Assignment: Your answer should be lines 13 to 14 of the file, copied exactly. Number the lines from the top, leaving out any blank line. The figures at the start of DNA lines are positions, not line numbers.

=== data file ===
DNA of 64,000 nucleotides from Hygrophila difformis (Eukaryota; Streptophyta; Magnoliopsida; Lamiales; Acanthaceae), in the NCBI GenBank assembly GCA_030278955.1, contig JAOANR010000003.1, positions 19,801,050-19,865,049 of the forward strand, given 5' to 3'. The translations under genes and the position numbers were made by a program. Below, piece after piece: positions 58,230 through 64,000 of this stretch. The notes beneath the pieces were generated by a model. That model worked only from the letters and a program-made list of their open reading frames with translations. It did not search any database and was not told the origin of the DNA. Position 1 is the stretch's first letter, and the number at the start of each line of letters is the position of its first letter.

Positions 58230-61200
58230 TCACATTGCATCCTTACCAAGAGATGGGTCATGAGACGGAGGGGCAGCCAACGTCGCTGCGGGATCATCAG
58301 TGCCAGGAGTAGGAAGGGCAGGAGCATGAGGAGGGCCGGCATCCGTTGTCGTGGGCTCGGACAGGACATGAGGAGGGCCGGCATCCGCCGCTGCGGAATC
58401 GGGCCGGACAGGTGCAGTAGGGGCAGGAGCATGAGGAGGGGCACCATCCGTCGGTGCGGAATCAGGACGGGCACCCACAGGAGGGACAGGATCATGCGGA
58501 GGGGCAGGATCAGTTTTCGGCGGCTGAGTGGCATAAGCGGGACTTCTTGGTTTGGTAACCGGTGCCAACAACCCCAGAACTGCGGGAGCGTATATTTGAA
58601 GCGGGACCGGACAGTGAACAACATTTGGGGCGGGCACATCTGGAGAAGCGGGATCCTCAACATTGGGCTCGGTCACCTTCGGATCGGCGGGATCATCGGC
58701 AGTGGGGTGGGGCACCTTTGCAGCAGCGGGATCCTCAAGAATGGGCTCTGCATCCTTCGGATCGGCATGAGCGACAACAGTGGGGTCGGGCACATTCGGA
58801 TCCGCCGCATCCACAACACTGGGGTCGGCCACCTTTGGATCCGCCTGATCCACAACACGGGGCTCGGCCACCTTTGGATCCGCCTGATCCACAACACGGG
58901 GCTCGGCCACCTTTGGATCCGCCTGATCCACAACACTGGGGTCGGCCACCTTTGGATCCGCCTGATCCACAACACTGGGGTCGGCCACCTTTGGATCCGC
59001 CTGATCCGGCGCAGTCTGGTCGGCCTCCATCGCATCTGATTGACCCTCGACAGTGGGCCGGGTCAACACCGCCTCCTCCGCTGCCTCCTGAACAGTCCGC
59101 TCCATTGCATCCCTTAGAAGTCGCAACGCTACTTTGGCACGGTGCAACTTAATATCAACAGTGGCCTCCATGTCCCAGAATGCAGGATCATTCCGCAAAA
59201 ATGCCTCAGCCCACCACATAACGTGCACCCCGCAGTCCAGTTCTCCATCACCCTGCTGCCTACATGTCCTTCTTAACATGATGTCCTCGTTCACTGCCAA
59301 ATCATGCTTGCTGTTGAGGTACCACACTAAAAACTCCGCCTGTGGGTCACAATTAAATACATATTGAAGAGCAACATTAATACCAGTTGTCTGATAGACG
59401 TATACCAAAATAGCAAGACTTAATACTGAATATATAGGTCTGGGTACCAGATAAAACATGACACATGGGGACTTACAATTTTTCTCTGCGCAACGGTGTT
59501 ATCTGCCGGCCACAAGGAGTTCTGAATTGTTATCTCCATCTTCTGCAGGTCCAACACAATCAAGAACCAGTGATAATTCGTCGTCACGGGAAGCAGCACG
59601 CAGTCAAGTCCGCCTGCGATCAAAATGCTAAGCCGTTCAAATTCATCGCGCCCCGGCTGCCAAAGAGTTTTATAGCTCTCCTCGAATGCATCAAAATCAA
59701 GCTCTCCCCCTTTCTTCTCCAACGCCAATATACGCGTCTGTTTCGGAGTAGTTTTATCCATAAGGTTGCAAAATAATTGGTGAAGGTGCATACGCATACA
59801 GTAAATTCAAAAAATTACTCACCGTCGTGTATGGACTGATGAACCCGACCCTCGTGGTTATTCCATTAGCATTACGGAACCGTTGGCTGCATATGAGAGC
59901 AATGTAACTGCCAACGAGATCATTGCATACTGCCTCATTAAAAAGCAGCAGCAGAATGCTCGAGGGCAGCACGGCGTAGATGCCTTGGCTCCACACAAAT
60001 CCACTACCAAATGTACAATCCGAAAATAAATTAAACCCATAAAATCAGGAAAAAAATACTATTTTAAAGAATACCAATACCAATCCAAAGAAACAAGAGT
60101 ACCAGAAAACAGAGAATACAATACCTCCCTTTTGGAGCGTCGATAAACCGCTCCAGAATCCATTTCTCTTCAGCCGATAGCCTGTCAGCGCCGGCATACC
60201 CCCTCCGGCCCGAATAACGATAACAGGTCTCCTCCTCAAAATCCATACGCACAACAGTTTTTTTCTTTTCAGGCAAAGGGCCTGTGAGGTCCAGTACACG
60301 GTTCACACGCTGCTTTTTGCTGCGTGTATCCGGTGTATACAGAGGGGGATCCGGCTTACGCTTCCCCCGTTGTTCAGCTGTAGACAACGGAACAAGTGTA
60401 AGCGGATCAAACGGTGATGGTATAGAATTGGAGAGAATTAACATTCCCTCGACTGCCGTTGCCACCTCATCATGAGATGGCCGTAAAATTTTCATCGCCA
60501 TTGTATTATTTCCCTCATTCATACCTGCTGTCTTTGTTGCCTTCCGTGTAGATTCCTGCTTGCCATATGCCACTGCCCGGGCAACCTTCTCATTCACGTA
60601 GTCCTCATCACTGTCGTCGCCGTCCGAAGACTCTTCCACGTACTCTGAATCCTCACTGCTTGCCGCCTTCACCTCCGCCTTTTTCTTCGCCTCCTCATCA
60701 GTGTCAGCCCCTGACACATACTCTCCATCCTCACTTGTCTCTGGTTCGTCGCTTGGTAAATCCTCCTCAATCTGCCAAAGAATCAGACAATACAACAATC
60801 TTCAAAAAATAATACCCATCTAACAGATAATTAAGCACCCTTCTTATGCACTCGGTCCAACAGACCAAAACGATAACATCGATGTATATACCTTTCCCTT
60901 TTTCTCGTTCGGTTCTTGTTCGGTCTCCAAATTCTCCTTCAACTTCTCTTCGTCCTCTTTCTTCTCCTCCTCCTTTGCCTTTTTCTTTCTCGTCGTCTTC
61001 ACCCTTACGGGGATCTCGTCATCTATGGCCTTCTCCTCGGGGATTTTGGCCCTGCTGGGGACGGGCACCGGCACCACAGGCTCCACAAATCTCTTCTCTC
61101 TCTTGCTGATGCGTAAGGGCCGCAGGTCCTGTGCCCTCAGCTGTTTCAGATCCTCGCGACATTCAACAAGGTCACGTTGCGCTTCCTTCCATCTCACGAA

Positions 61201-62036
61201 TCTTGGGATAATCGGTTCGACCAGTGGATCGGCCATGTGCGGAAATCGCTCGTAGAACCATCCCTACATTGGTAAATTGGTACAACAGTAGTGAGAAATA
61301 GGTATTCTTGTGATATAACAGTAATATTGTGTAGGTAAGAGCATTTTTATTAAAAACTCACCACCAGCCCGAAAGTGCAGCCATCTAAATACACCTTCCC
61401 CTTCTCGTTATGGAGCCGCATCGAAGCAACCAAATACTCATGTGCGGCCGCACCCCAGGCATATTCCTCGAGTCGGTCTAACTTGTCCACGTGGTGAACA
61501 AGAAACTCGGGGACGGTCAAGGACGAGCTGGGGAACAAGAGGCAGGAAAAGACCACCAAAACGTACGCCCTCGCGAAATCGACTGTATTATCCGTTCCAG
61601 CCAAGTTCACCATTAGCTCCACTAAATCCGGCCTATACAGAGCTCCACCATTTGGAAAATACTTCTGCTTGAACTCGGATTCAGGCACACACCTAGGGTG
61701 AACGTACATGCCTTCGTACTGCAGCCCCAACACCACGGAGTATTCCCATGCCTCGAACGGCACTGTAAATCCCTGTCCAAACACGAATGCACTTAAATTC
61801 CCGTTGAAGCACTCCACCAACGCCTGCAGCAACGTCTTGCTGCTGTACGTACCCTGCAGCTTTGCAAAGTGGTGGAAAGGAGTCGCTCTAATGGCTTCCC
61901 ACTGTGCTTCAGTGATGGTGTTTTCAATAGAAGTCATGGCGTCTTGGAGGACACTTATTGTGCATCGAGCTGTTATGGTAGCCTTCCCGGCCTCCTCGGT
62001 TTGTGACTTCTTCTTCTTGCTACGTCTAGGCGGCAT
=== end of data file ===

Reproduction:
59201 ATGCCTCAGCCCACCACATAACGTGCACCCCGCAGTCCAGTTCTCCATCACCCTGCTGCCTACATGTCCTTCTTAACATGATGTCCTCGTTCACTGCCAA
59301 ATCATGCTTGCTGTTGAGGTACCACACTAAAAACTCCGCCTGTGGGTCACAATTAAATACATATTGAAGAGCAACATTAATACCAGTTGTCTGATAGACG